Image CC by Nantucket Historical Association Library
Eat People, Build Faster Horses, and Teach Sleeping Dogs New Tricks:
Tips to eat, work, and sleep in the world of innovation.
1. Eat People
The best way to leverage Abundance and Scale and to create Productivity is to get rid of people. - Andy Kessler
In Andy Kessler’s book Eat People he argues that we (or innovators he calls Free Radicals) should create solution that make as many jobs as possible obsolete. It sounds harsh, but it is with the upmost concern for social progress. Here’s why: Kessler argues that we should support ideas and technologies that eliminate jobs so they can be replaced by new (and possibly more) jobs which are created with new technology, and the result of this process is a rise in our standard of living. This is because technology replaces jobs. Microsoft Word replaced a lot of secretaries and vacuums replaced many housecleaners (Kessler’s examples and humor). Smart phones replaced cellphones, computers, and watches. At the same time, all these devices created an industry of their own, creating countless jobs, and making all of our lives better.
Innovation needs to eat jobs or else we cannot move forward as a society. When you are thinking about a new idea or business plan, think about how many jobs it can eat up so it can push our society forward by lowering costs to companies who can run with your technology and create more jobs. If your idea is only going to make you a lot of money in the short run, sucking it from the rest of us or through a legal loophole, drop it in the pursuit of long-term gains and overall wealth creation.
2. Build Faster Horses
“If I’d asked my customers what they wanted, they’d have said a faster horse.” - Henry Ford
Often, it is hard to think outside of what we know. Whether the quote attributed to Henry Ford was actually spoken by Ford or not, it is a good sentiment nonetheless. Developing a new solution to an old problem requires a lot of creative out-of-the-box thinking. It requires innovative thinkers to look at problem from another perspective and use current technologies to create a new market. In the business world,W. Chan Kim's Book Blue Ocean Strategy is the industry's go-to book.
A Blue Ocean Strategy is when a company creates new market space and makes the competition irrelevant. This is when Henry Ford built and mass-produced automobiles instead of building and mass-producing really fast horses and lightweight aerodynamic buggies (although, this oddly sounds really fun). Another famous example is Cirque du Soleil, who took the themes of a circus but created their own industry instead of trying to compete with the current market. They took out the animals (costly to maintain and controversial to animal rights groups), turned the show into an artistic performance, and marketed it to adults rather than children.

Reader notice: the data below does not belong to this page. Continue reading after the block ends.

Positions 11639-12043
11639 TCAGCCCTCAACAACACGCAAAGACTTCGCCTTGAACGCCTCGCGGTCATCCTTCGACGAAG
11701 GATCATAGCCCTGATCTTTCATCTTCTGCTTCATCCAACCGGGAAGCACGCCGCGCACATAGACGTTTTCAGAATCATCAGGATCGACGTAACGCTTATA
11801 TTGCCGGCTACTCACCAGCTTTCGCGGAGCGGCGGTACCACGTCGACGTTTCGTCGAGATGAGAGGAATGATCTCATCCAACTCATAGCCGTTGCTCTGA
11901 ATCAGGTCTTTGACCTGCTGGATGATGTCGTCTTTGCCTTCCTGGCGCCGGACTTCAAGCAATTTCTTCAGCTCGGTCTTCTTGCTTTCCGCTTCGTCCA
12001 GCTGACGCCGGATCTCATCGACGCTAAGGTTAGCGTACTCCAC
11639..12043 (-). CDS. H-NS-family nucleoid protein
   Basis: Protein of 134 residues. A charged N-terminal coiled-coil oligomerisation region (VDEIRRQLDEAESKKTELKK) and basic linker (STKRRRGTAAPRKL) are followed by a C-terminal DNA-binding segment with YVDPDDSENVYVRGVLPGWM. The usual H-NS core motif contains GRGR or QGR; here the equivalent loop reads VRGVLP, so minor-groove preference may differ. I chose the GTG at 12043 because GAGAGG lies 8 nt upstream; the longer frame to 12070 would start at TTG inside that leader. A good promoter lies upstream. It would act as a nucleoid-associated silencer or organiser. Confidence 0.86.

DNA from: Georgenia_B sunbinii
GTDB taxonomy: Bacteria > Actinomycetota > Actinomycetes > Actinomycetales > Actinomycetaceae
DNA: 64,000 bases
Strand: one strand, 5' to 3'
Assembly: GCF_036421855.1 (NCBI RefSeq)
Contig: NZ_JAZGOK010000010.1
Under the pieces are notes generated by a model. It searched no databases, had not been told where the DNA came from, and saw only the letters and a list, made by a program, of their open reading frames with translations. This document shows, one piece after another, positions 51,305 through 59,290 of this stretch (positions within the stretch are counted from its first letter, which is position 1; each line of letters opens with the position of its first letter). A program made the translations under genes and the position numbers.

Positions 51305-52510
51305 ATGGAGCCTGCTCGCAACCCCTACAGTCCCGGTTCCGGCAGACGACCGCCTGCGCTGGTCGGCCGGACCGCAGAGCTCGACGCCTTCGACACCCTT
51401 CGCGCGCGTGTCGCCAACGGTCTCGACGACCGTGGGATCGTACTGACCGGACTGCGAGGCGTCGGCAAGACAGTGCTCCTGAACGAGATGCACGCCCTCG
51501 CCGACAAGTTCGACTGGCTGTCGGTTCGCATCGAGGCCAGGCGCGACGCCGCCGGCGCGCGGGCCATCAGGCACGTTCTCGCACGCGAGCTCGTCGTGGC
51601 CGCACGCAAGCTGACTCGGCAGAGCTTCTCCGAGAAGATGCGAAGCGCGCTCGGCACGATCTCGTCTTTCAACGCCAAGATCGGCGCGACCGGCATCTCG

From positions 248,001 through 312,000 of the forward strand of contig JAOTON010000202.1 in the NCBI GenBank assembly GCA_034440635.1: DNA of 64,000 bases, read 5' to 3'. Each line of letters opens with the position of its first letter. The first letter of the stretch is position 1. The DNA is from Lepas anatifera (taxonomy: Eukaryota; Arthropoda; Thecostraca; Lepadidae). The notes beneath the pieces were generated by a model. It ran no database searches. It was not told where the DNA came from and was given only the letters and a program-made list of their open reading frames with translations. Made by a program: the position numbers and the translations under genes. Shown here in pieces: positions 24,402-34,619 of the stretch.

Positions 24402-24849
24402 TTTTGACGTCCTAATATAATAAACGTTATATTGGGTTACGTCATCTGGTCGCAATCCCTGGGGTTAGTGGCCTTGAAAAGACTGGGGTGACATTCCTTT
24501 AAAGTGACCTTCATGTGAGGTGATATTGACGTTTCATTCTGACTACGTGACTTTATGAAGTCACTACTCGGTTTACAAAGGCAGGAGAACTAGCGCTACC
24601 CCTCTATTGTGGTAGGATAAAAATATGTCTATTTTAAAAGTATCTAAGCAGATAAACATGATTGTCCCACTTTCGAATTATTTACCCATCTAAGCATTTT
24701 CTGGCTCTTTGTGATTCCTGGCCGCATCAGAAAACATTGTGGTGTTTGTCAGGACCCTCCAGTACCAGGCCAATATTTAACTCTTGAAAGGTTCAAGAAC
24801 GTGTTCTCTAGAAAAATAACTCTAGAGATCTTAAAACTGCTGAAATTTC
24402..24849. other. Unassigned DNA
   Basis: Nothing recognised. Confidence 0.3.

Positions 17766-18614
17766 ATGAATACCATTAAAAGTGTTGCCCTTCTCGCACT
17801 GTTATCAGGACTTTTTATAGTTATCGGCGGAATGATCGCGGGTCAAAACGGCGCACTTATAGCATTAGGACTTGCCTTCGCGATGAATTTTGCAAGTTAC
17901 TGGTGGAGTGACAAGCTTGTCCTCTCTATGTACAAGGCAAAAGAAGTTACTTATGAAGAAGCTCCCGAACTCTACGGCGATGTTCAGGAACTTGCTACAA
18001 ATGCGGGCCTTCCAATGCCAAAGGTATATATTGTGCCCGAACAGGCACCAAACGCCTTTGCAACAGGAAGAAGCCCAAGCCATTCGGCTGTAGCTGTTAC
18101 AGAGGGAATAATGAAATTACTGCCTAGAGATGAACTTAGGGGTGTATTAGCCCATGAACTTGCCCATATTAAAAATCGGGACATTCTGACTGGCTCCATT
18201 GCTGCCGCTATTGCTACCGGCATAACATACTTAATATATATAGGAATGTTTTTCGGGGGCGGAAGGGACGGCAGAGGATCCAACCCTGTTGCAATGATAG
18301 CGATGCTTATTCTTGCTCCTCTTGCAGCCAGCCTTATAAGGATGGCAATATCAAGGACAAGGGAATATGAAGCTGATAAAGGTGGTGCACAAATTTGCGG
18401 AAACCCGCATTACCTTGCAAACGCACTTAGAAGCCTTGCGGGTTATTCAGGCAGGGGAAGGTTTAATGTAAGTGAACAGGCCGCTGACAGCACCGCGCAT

Not only do you have to create a new product, your solution should create a new market that appeals to a wider audience. In the example of Cirque du Soleil, their market included adults and corporate clients who were willing to pay higher ticket prices than a normal circus performance, nearly the opposite of the Circus market.
If you are interested in learning more about Blue Ocean Strategy, check out the book here.
3. Teach Sleeping Dogs New Tricks
"If I had an hour to solve a problem and my life depended on the solution, I would spend the first fifty-five minutes determining the proper question to ask, for once I know the proper question, I could solve the problem in less than five minutes." - Albert Einstein
It’s all about framing.
If someone asks you to build a bridge, you have a few options. You could go off and build a bridge and complete the task, or you could ask “why.” The person may say to you, “I want to get to the other side of the river.” As little new information this seems to add, the response opens up space for many possibilities. A bridge is just one possibility, there are others that may be more effective once the problem is defined: tunnel, balloon, boat, catapult. Start with why and evaluate the situation to see if there are alternatives to the current status quo.
A good exercise for framing an argument or problem is putting yourself in someone else’s shoes. Take a moment to think about how consumer X (child, teen, young adult, mother of two, retired grandparent, etc.) would use your product. What difficulties might they encounter? What can I do to make sure they have a positive experience? Developing empathy is a big part of Emotional Intelligence, a necessary tool for communicating your innovative ideas. Knowing yourself, self-management, social awareness, and relationship management are also part of growing your EI/EQ muscle, making it easier to frame your new ideas (or old ideas in a new way). Using these skills to frame your idea in a way people can relate to it will invite customers to share your vision.
If you are interested in learning more about framing questions, check out Tina Seelig’s book inGenius
Andrew J. Wilt
SEI Junior Consultant